Cases & Deals

Cardinal Health resolves securities class action, ERISA class action and shareholder derivative actions

Client(s) Cardinal Health, Inc.

Jones Day represented Cardinal Health, Inc. when it announced a restatement of its previous four years of financial statements in which it reclassified over $25 billion of revenues. Thereafter, various groups of shareholders filed suit against the company and its officers and directors based on allegations relating to the restatement and other matters. The lawsuits included a putative securities class action brought on behalf of open-market purchasers of Cardinal Health stock, an ERISA class action brought on behalf of 401(k) plan participants who purchased company stock through their plan accounts, and shareholder derivative actions in state and federal courts asserting breach-of-fiduciary duty claims against officers and directors. Due to the very large size of the company and the magnitude of the drop in its stock price, together with the fact of a substantial restatement, plaintiffs' experts asserted that the class in the securities action alone suffered damages exceeding $5 billion.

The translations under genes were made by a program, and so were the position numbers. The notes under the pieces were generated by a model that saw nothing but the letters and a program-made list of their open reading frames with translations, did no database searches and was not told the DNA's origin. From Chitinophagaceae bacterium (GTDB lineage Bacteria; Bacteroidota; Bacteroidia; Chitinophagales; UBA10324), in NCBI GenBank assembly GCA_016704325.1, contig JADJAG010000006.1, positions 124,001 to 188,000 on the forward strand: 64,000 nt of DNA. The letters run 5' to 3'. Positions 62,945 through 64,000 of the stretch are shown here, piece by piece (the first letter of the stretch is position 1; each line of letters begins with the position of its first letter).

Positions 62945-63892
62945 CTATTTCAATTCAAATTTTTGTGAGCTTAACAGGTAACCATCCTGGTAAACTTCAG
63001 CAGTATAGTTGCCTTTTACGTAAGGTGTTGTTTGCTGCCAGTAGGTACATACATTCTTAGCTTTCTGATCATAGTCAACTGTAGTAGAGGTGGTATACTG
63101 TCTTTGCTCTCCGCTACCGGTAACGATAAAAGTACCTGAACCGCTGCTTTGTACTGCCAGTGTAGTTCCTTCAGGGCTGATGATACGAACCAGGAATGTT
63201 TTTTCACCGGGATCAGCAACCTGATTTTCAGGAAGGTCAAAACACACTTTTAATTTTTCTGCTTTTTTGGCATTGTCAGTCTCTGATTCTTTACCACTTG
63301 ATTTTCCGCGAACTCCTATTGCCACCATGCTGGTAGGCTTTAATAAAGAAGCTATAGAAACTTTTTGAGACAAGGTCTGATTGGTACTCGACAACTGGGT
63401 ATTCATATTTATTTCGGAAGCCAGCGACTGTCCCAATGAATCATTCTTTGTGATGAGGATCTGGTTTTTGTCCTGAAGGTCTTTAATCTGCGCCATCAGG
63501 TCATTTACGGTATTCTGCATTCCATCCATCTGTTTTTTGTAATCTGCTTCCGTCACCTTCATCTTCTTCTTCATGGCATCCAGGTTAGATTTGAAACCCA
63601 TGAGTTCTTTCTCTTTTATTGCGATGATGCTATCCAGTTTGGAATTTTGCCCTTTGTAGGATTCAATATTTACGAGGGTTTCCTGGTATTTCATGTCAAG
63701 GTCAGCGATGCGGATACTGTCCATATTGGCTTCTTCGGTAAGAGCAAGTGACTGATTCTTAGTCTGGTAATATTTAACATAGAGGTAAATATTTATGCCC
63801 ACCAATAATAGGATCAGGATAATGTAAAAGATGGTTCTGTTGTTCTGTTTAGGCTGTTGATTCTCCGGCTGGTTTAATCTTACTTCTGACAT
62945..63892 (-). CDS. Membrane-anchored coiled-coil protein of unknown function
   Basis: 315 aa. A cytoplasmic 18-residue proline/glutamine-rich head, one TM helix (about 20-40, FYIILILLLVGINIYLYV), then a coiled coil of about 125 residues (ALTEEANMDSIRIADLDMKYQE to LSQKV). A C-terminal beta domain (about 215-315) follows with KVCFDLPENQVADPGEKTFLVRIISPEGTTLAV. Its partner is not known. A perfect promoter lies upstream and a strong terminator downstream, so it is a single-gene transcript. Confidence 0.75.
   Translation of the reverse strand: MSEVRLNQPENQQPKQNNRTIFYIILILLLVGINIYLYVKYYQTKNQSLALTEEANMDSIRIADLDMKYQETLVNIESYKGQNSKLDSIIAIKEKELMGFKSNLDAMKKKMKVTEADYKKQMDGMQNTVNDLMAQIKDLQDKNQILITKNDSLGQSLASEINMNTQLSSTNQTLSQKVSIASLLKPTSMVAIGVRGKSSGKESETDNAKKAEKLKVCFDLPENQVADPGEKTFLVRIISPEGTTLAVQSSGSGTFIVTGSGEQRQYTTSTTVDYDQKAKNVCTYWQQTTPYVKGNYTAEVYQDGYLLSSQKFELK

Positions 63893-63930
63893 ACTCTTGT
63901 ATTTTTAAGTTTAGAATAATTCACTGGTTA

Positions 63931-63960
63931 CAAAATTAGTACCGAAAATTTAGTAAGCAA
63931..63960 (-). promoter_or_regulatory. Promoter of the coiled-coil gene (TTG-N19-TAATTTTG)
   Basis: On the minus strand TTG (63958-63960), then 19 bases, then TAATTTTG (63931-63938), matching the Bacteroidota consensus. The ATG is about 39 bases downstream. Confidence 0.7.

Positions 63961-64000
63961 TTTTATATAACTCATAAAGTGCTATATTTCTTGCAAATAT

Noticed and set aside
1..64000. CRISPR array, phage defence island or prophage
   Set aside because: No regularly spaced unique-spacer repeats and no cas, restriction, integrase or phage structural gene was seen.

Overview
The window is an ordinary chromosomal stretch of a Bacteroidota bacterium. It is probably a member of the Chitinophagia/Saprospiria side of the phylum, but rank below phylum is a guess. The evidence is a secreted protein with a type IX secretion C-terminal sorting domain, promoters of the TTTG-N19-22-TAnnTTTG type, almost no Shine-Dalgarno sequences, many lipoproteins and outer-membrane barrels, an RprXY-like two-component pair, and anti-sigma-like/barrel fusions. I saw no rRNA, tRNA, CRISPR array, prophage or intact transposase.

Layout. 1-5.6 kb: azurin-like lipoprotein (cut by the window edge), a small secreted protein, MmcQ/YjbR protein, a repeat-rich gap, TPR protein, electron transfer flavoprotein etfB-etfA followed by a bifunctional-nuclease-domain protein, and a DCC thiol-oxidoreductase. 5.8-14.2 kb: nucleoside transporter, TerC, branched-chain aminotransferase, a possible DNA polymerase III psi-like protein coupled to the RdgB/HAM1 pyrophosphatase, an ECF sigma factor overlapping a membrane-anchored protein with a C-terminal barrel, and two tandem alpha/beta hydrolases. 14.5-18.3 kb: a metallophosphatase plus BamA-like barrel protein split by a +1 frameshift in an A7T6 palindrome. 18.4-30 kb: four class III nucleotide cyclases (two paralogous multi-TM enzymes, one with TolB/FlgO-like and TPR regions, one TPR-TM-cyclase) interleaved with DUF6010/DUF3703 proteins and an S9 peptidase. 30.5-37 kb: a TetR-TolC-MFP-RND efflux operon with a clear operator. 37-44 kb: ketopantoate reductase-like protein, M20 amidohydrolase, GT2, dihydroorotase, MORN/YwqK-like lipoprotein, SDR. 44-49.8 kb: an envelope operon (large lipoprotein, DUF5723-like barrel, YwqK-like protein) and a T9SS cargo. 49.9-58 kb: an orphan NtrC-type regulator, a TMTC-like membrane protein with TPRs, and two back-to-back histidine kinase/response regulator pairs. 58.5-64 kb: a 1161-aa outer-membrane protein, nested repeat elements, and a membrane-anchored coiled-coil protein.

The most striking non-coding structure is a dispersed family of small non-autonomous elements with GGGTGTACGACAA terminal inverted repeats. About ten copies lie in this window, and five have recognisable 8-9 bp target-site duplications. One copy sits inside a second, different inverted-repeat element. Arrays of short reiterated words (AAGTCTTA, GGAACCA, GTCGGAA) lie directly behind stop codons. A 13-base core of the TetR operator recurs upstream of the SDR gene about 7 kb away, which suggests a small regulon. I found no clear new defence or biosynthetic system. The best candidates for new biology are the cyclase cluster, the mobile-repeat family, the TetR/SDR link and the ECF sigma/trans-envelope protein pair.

After winning dismissal of one set of state-court derivative cases on a motion to dismiss, defendants vigorously defended the discovery proceedings in the securities litigation and mounted a substantial defense to class certification in the ERISA litigation. When the court ordered the parties to conduct mediation, defendants presented an expert-intensive case focusing on loss causation and damages, with other experts addressing the technical accounting and industry-specific issues relevant to the case. Despite significant challenges on the merits, and the pendency of regulatory investigations that ultimately led the company to enter into a sizeable settlement with the SEC, defendants were able to negotiate a settlement of the securities litigation for $600 million and of the ERISA litigation for $40 million. The settlements enabled the company, under a new CEO, to address existing challenges in its evolving market sector, rather than to be distracted with the significant burdens of defending numerous high-risk legal proceedings arising under the tenure of former management.

Cardinal Health, Inc. Securities, Derivative & ERISA Litigation, No. 2:04-CV-575-ALM-NMK (S.D. Ohio); Bean v. Havens, et al., No. 05-CV-13644 (C.C.P., Franklin Cty., Ohio)